From private dinners to corporate events, Thunder Bay’s Pinetree Catering has been providing great local food since 2013.

Nikos Mantis Pinetree CateringThat’s not all, of course - Pinetree is also behind the popular Local Motion food truck, a regular sight on city streets.

Pinetree president Nikos Mantis spoke to the CEDC about his company, and his entrepreneurial journey, for Small Business Week.

  • What started you on the entrepreneurial journey (who/what inspired you?)
    • I always kind of had a dream of having my own place. In my younger years, it was to own a restaurant, but as I went through the industry and saw the ins and outs of the restaurant scene, I kind of shied away from that. But I always want to run my own thing, and have my own input and spin on what I was doing. It’s been a lifelong dream, to be honest with you. My grandfather was a restauranteur, and from a young age I wanted my own food shop.
  • Where did you turn for assistance/mentoring?
    • I looked around for assistance, but the reality is no one wants to touch food service, so there wasn’t much assistance, financially, available. So I had to look within my own family for that. I did get some mentorship through the Leadership Thunder Bay program. Some of the facilitators there kind of helped me along the way, and gave me the personal-encouragement boost of mentorship to take the leap and go for it.
  • What were some of the biggest life lessons you’ve learned along the way?
    • Coming into this, I had this vision of creating something different, particularly for employees that work in the foodservice industry. Through opening my business, I think we’ve kind of realized a little bit of what my vision was, and that was to create a really fun and exciting workplace, that was fun to come to work to, was financially rewarding enough so that you could sustain a living, and take a lot of pride in what you’re doing and have creative freedom to do new things. So, fostering individuals’ creativity and desires to grow has probably been the biggest one.
  • Why Thunder Bay?
    • I was born in Thunder Bay, and it’s always kind of kept a special piece of my heart. It’s really what we have on our doorstep: the access to the land and the lakes, and i think we have something unique here from a culinary perspective with the heavy influence of wild game, and wild-harvested and forest ingredients. I kind of grew up living on the land as a kid; we lived in a little homestead shack out in the bush, and we grew our own veggies and raised our own livestock. So, this area has always kind of held special for the foods that it presents, and the ability to create really great, unique flavours of the north.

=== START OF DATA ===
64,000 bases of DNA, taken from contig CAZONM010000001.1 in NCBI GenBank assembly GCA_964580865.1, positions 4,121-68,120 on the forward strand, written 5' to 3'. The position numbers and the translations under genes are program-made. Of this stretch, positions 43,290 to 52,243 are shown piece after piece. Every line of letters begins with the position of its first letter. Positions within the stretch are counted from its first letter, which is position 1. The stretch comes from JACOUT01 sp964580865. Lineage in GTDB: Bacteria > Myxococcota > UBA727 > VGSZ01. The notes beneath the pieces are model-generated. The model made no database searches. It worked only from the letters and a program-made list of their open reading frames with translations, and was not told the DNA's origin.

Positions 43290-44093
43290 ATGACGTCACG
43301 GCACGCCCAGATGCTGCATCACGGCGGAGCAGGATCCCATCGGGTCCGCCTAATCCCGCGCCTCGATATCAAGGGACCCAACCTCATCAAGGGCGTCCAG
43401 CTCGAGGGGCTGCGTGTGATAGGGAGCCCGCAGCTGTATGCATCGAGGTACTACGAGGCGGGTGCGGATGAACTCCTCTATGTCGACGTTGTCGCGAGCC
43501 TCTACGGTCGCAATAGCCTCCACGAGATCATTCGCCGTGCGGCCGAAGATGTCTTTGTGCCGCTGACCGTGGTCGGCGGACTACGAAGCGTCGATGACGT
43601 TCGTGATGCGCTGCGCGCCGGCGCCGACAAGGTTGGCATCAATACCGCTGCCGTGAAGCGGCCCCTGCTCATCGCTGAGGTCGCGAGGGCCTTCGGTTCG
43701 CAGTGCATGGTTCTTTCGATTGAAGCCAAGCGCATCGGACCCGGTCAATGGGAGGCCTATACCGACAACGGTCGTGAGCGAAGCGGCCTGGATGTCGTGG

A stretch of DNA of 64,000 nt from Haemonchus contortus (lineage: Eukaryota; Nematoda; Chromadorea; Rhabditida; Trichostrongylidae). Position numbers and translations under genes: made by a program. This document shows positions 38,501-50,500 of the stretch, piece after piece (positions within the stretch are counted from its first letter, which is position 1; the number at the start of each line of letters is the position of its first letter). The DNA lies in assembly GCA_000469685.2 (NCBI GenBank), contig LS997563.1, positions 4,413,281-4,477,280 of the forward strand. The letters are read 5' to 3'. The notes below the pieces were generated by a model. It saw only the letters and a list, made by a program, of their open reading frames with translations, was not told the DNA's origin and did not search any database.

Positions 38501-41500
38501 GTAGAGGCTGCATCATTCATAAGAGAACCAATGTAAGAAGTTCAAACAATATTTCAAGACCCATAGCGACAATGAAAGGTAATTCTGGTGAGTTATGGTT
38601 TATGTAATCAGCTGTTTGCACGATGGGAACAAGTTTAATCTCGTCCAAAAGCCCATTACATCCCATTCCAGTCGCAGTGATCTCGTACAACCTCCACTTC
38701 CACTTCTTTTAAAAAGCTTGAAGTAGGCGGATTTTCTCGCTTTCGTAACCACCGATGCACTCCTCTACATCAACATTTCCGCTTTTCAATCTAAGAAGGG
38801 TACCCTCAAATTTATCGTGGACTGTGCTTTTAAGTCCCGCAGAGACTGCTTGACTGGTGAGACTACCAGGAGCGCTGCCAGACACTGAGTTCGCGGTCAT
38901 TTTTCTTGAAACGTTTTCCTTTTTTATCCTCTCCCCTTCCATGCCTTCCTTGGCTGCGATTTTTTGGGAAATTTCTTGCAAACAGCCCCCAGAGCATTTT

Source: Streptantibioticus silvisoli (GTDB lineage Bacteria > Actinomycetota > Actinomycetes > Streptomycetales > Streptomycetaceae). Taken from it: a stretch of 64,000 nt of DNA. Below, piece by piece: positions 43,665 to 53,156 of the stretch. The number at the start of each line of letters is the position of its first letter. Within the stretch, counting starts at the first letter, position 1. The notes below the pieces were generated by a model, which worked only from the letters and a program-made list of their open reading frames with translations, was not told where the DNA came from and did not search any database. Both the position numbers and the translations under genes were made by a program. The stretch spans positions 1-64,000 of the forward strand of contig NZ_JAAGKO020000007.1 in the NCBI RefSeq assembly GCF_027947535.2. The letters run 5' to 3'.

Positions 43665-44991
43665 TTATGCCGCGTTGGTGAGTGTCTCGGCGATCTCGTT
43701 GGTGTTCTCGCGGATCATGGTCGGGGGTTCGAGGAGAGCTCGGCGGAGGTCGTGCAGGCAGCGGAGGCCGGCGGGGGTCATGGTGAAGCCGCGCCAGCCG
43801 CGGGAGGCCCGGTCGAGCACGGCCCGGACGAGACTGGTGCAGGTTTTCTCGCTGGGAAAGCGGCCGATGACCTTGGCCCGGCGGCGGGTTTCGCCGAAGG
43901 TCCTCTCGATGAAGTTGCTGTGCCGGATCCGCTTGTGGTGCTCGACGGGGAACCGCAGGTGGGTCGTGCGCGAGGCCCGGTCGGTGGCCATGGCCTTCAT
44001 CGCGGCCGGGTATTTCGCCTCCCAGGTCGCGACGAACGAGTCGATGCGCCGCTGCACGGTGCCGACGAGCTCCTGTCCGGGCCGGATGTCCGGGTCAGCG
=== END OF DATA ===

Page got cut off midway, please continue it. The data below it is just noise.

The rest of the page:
• What advice would you give to someone who’s just started, or is thinking of starting, their entrepreneurial journey?
    • It’s going to be really hard. Make sure that you’re up for it. If you don’t have a very strong will … to make it happen, it’s going to be a hard go, but at the end of the day, it’s probably the most rewarding thing you’ll ever do. So, leap.
  • What was something that was unexpected in this journey?
    • It sounds silly, but just the amount of hard work that it takes. I knew I was up for a challenge, but I didn’t know quite how big the mountain was going to be, and it’s a lot bigger than you think it is.
  • What was the greatest moment in this journey?
    • Probably the biggest reward has been the response of our clientele. People’s willingness to trust us in creating some new and exciting culinary treats, and sticking by us and showing that they appreciate what we’re doing.
  • If you could be a food, which would it be?
    • It would be an onion. It’s the most versatile, and diverse ingredient used across every culture and culinary tradition.
  • What is your business’ short pitch?
    • You dream it, we’ll cater it.

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